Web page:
Wednesday, Dec. 6, 1978 | 6 a.m.
A $216 million McCarran International Airport terminal and runway expansion project was approved by a unanimous vote of the Clark County Commission Tuesday.
Tuesday's action gives airport officials authorization to complete the McCarran master plan, which details growth plans into the year 2000.
It is designed to ease McCarran's tremendous growth pains created by the sudden influx of new airline carriers serving the Las Vegas area.
Recent deregulation legislation will result in a surge of new airlines coming to Las Vegas. This year the present seven carriers will jump to 12; airport officials predict another five or six will be added in 1979.
Upon completion, the multi-million dollar expansion project will house up to 80 gates, whereas the present terminal holds 34.
Phase 1 of the long-term package is scheduled to get off the ground in 1983.
At an estimated cost of $133.8 million, the land will be purchased, a terminal complete with a centralized baggage area, concession facilities and a three-tier parking garage will be erected.
A new parallel east/west runway 1,000 feet south of the existing runway will also be built during the two-year first phase of construction.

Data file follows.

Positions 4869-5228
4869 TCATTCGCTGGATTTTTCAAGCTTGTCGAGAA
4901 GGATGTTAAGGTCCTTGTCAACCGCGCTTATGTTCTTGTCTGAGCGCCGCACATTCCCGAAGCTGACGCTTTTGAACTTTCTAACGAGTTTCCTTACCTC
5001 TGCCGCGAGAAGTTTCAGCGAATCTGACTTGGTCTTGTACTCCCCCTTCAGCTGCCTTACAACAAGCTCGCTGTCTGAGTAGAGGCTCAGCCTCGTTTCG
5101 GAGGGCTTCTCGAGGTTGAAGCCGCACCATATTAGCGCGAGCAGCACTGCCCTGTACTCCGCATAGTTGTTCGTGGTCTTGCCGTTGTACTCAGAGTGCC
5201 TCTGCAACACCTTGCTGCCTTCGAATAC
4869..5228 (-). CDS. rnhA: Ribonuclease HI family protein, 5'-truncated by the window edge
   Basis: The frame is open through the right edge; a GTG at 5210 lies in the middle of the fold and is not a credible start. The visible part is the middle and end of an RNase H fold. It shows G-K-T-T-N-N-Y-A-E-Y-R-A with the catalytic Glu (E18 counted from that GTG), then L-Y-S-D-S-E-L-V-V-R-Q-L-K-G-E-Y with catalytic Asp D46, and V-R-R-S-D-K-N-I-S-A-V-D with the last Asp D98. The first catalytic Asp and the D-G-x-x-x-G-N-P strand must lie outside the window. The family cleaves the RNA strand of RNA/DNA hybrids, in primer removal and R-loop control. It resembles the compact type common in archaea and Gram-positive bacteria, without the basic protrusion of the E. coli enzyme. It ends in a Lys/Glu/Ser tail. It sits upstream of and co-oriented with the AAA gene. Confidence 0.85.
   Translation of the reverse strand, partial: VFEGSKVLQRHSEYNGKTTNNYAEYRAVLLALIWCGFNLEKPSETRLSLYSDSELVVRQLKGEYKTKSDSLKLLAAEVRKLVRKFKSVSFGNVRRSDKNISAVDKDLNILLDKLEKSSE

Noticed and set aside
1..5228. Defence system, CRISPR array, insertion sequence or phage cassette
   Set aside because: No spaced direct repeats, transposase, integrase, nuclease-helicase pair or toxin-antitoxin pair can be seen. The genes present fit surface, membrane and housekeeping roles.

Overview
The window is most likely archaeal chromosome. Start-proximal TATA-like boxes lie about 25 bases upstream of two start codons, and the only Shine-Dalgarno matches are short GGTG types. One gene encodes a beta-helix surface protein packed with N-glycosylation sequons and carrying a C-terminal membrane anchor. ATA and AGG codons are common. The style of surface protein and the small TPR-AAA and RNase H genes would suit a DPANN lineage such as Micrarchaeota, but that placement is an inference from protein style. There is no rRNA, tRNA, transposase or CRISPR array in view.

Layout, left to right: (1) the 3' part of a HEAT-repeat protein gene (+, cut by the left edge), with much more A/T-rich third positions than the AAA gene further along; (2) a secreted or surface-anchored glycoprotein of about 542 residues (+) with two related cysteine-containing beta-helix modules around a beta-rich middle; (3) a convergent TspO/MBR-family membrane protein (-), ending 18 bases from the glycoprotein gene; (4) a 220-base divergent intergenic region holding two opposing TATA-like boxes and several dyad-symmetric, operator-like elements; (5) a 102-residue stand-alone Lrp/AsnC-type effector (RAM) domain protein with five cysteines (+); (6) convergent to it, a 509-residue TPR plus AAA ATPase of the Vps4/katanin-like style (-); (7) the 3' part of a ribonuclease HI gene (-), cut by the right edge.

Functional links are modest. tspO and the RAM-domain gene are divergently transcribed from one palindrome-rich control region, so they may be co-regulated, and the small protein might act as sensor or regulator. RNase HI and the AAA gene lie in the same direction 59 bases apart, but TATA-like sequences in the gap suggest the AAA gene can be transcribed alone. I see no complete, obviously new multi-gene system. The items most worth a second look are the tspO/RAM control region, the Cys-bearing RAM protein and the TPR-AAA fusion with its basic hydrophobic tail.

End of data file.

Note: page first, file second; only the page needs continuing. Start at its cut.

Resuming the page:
Under the growth scheme granted conceptual approval Tuesday, the existing terminal building will be updated and then connected with the new facility by a linking bridgeway.
Included in Phase 1 is a satellite terminal to hold up to 20 gates, according to McCarran Aviation Director John Solomon.
The final master plan report is expected to be completed within 90 days.
Exact funding sources have not yet been pinpointed. However, the bulk of funding will come through revenue bonds.
One of the financial questions under study is how much federal aid McCarran officials will get for the project, according to Solomon.
The second phase of construction calls for expansion of the large central terminal, along with construction of two additional satellite terminals.
The recent Civil Aeronautics Board deregulation legislation increasingly enables airlines to determine without federal intervention where and when they will fly.
By 1981 the CAB will be entirely out of the business of awarding routes.